People who vote by mail are now being notified immediately if their signatures do not match the ones on record from their supervisor of elections office, thanks to a new ruling.
Prior to Oct. 16, voters who mailed in ballots with signatures that differed from their record were not notified until after elections were over that their vote was not counted. U.S. District Judge Mark Walker ruled this as unconstitutional.
The change came about after a court order, according to Florida Department of State Director of Communications Meredith Beatrice.
A memorandum was then sent to Supervisors of Elections with the court order attached, stating the new ruling to go into effect immediately.
“We know, as humans, we cannot recreate our signature and match exactly two times in a row, you just can’t do that. The mailings that we’re doing, it’s in no way a match,” said Marion County Supervisor of Elections, Wesley Wilcox.
Wilcox said 21 individuals have been contacted via mail or phone about unmatched signatures since the order went into effect. The Supervisor of Elections office for Marion County is currently waiting on voters to return the affidavit they were given in order to correct their signatures and cast their vote.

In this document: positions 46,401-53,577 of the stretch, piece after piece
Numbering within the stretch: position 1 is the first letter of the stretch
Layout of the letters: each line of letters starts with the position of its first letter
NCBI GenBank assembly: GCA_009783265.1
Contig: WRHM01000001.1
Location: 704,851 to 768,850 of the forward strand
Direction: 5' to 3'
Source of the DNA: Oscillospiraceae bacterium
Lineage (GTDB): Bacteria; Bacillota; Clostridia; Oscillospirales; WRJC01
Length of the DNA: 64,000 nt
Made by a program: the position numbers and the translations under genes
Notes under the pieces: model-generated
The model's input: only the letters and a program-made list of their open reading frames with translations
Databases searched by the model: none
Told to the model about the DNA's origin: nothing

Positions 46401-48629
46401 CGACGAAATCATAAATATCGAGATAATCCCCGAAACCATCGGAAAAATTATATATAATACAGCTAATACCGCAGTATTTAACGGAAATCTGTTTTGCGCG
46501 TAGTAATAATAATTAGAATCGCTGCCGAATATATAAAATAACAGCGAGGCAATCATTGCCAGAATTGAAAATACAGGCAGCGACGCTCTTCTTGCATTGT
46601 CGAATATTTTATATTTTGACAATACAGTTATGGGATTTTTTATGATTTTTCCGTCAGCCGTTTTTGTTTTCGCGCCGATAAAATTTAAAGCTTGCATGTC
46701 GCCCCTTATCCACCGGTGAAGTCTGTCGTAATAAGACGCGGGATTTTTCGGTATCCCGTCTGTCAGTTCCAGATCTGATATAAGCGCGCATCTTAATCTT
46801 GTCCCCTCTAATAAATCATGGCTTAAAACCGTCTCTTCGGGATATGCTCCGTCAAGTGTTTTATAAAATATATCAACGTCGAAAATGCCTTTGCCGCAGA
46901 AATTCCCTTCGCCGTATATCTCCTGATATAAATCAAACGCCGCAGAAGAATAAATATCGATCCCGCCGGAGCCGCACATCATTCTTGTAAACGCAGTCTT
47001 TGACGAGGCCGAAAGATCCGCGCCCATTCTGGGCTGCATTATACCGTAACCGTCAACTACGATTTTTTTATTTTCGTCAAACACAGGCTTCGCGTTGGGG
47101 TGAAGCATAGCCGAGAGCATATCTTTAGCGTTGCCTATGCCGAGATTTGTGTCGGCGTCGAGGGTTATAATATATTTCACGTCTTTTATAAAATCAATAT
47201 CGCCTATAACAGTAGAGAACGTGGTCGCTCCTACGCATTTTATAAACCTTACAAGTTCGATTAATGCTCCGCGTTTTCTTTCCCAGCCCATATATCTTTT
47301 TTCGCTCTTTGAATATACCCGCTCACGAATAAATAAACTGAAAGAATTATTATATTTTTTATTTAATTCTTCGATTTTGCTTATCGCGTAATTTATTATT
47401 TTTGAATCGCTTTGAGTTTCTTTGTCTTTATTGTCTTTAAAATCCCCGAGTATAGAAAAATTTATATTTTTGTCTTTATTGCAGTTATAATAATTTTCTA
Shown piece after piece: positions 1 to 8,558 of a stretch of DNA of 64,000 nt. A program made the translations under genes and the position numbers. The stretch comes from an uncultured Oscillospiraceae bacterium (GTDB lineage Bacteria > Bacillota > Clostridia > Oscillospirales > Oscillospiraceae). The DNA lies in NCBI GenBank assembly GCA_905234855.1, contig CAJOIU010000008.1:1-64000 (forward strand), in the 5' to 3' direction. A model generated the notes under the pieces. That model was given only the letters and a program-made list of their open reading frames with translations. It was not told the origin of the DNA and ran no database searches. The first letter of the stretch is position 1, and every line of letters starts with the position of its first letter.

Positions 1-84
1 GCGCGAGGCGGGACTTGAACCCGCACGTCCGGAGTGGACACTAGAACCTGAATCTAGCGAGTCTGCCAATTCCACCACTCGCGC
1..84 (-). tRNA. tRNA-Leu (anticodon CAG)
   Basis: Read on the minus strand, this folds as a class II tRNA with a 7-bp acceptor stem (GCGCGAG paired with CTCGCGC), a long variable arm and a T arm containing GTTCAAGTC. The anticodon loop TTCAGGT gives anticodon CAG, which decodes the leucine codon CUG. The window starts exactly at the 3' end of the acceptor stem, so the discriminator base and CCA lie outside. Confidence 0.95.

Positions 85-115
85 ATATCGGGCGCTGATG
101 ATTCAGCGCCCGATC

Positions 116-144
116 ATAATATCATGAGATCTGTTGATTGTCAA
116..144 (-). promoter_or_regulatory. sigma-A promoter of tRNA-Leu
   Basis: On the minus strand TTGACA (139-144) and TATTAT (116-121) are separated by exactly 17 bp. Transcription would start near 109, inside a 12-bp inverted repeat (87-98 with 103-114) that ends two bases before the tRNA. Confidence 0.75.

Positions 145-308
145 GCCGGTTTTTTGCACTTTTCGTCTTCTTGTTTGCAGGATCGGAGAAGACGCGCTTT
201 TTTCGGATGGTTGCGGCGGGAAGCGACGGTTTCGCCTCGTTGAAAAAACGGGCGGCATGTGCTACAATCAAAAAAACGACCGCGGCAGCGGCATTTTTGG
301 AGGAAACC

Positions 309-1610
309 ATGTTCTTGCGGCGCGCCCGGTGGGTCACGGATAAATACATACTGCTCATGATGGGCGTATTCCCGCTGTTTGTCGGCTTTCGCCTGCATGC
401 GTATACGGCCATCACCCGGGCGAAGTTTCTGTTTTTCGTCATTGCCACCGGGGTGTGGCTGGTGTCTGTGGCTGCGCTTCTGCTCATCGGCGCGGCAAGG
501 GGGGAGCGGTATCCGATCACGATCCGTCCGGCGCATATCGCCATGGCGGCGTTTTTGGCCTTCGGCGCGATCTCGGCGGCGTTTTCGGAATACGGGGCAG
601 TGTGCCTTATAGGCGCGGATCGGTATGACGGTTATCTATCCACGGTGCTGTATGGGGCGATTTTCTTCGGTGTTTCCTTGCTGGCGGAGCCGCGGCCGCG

The Florida Division of Elections website states there were 23,911 vote-by-mail ballots in Marion County and 1,308 in Bradford as of Tuesday morning.
Bradford County so far has only had three to four vote-by-mail ballots flagged due to signatures that did not match, according to Bradford County Supervisor of Elections Terry Vaughan.
“Through the years we have found that, in many cases, voter signatures change,” he said.
“Sometimes people will register when they turn 18 and 20 or 30 years later, they still have the original signature on file and their signatures have either changed or it could be a situation where a voter due to a medical issue, such as a stroke or Parkinson’s, could have a much different signature now than they had in the recent past.”
Signatures need to have a very distinct difference between ballots and the signatures on record with supervisors of elections. Both Vaughan and Wilcox look for matching handwriting styles.
“In particular in one that I was looking at the other day, this person had an H that started their name and their H had some very distinctive marks in the cursive writing but when the name was printed it was a very squared-off block lettering and had none of those distinctive markings,” Wilcox said.
In addition to their updated signature, voters who receive the affidavit must also provide a state photo ID.
“It’s new, it’s something that we (in Bradford County) don’t have that many cases of,” said Vaughan, “but throughout the state there will be quite a few voters who will fall into this situation, and they’ll have the opportunity to get an updated signature.”